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Kesselman: Multinational Corporate Jurisdiction & The Agency Test

Kesselman: Multinational Corporate Jurisdiction & The Agency Test

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The modern proliferation of parent-subsidiary relationships has added layers of complexity to the question of whether a particular corporation’s contacts with a forum are “continuous, systematic, and substantial” enough to expose it to general jurisdiction. This Note examines one thorny variation that has split the Federal Circuit Courts: When is a nonresident, parent corporation subject to personal jurisdiction in the forum where its subsidiary sits when the parent is sued for a subsidiary’s acts in a different forum? Two tests have emerged. The Second and Ninth Circuits apply the “agency” test, which asks whether the subsidiary is “sufficiently important” to the parent to justify jurisdiction. Every other circuit reaching this issue has turned to the “alter-ego” test, applying state-law, veil-piercing doctrine to the jurisdictional question. This Note argues that the agency test exceeds the parameters of the Supreme Court’s general jurisdiction jurisprudence. Moreover, the agency test creates needless economic roadblocks to international comity. Such concerns are magnified by the agency test’s application in two of the most prominent American commercial centers: New York and California. The alter-ego test should be uniformly adopted to minimize the negative public policy consequences of broad jurisdictional power, and more fundamentally, to comport with “traditional notions of fair play and substantial justice” by only subjecting a corporation to general jurisdiction where it is truly “at home.”
The modern proliferation of parent-subsidiary relationships has added layers of complexity to the question of whether a particular corporation’s contacts with a forum are “continuous, systematic, and substantial” enough to expose it to general jurisdiction. This Note examines one thorny variation that has split the Federal Circuit Courts: When is a nonresident, parent corporation subject to personal jurisdiction in the forum where its subsidiary sits when the parent is sued for a subsidiary’s acts in a different forum? Two tests have emerged. The Second and Ninth Circuits apply the “agency” test, which asks whether the subsidiary is “sufficiently important” to the parent to justify jurisdiction. Every other circuit reaching this issue has turned to the “alter-ego” test, applying state-law, veil-piercing doctrine to the jurisdictional question. This Note argues that the agency test exceeds the parameters of the Supreme Court’s general jurisdiction jurisprudence. Moreover, the agency test creates needless economic roadblocks to international comity. Such concerns are magnified by the agency test’s application in two of the most prominent American commercial centers: New York and California. The alter-ego test should be uniformly adopted to minimize the negative public policy consequences of broad jurisdictional power, and more fundamentally, to comport with “traditional notions of fair play and substantial justice” by only subjecting a corporation to general jurisdiction where it is truly “at home.”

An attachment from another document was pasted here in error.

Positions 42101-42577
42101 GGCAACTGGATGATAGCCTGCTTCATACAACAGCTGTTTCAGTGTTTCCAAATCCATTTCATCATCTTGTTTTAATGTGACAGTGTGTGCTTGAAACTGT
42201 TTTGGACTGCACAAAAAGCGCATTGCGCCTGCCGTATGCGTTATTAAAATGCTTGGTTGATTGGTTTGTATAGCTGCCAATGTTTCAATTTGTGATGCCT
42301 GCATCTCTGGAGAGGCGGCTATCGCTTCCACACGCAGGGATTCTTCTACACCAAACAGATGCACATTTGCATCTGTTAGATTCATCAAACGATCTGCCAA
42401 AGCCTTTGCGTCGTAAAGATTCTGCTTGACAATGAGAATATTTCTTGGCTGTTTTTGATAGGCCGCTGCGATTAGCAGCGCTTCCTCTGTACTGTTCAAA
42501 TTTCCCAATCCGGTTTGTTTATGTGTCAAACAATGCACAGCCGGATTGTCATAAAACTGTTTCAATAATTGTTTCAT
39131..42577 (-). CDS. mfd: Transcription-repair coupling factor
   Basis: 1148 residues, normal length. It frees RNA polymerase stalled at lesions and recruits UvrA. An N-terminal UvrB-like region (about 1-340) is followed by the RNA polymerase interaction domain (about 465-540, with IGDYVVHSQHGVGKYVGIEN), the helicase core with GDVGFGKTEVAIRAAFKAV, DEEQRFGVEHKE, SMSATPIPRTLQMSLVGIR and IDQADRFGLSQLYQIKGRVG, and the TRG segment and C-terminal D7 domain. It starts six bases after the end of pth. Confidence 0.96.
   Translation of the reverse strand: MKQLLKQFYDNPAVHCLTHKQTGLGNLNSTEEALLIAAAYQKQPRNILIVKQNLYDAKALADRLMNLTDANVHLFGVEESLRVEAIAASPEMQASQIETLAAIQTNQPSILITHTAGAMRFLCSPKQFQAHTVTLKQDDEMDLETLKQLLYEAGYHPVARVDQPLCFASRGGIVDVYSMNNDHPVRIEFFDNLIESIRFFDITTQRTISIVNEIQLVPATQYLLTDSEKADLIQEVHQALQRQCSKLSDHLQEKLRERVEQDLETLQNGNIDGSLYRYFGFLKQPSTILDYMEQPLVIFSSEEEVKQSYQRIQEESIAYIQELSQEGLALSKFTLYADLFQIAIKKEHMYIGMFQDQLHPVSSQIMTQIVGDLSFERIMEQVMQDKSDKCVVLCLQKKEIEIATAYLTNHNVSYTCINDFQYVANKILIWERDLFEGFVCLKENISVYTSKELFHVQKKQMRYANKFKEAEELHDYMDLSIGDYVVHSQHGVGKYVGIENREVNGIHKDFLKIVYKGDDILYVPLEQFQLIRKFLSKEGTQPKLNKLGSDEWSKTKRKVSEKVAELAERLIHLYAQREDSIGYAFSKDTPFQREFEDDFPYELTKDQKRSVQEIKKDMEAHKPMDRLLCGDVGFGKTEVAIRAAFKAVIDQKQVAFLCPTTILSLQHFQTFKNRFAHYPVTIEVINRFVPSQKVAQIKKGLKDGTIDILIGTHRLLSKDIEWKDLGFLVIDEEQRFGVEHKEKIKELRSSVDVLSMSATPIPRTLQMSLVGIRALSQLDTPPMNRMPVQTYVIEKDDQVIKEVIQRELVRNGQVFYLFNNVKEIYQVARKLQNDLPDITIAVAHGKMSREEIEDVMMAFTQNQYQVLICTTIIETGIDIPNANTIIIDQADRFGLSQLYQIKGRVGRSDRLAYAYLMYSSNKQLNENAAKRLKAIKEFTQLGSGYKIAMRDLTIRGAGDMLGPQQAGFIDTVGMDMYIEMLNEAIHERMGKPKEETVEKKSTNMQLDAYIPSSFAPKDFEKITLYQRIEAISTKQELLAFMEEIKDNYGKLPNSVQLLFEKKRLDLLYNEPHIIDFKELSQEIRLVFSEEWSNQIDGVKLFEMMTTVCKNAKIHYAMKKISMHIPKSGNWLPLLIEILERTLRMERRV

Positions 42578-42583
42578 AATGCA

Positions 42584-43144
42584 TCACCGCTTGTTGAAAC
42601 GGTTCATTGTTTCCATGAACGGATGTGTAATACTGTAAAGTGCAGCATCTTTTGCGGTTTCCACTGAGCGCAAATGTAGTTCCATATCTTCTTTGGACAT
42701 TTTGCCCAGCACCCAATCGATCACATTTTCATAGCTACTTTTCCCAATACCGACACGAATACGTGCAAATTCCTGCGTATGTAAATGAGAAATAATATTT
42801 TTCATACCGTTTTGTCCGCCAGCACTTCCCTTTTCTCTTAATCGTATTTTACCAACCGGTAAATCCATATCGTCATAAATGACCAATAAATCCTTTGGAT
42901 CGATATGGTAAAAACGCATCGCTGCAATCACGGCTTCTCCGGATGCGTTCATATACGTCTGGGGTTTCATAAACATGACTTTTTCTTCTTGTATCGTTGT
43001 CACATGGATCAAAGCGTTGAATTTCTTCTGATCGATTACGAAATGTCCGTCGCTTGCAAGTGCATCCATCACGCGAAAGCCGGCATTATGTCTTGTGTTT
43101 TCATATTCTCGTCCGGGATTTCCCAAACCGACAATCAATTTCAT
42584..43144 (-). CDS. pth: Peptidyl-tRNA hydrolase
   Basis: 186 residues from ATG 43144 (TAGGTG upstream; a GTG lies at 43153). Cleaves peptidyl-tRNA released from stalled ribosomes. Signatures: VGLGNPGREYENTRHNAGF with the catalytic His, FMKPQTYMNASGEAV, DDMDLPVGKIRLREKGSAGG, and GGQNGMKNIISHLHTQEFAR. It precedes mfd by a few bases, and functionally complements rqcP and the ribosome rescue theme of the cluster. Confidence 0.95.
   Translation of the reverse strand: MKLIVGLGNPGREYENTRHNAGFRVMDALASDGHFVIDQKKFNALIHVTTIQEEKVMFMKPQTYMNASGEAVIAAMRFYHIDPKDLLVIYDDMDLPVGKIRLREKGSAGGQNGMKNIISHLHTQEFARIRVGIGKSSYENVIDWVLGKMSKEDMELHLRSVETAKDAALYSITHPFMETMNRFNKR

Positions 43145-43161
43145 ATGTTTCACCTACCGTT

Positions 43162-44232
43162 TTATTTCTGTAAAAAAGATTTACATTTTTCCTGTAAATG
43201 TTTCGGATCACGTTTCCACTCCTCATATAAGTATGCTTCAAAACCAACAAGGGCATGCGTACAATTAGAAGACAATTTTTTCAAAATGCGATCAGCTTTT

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Categories:Business/Law
Published by: New England Law Review on Apr 17, 2013
Copyright:Attribution Non-commercial

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11/12/2013

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